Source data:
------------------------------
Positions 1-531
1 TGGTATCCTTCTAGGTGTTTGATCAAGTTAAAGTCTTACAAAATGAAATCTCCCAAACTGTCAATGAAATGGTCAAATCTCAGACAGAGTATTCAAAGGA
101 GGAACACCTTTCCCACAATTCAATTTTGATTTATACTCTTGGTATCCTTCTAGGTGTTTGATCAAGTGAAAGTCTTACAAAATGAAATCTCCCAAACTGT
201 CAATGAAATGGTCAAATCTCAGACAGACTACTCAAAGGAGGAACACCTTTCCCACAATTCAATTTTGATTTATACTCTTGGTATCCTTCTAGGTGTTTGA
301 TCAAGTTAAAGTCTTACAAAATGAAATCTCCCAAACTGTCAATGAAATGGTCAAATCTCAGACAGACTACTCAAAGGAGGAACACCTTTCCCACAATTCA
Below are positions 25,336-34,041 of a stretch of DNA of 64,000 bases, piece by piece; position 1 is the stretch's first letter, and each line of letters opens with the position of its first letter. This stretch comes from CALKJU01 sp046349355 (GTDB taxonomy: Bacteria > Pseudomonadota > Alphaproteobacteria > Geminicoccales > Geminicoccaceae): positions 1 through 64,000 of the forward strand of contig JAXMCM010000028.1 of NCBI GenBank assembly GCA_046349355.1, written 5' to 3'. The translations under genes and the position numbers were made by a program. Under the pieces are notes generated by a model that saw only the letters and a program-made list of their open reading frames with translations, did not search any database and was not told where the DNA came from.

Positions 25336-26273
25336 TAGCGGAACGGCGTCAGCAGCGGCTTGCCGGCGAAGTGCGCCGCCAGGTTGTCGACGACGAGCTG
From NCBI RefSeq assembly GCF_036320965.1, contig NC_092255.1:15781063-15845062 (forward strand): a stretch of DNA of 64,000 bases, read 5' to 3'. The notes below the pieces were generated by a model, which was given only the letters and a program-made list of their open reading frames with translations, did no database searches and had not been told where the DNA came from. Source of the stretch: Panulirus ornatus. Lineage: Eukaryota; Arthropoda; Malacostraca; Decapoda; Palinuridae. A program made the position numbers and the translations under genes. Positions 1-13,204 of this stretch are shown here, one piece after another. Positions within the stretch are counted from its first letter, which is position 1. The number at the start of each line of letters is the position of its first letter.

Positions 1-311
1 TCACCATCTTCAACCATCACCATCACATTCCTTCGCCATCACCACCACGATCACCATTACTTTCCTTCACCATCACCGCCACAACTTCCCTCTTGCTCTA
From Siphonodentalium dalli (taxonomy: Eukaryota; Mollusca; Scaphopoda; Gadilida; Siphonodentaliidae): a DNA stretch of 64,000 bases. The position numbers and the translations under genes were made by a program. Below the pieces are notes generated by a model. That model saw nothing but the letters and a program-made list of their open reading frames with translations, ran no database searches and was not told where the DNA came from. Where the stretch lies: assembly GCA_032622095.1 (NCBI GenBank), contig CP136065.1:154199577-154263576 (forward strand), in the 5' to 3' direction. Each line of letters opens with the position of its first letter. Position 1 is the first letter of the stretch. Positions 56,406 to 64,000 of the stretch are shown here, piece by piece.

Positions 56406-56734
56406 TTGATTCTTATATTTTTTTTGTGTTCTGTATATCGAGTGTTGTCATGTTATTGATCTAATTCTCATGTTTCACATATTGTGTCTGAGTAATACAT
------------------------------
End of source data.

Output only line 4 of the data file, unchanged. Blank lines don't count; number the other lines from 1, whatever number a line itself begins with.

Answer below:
201 CAATGAAATGGTCAAATCTCAGACAGACTACTCAAAGGAGGAACACCTTTCCCACAATTCAATTTTGATTTATACTCTTGGTATCCTTCTAGGTGTTTGA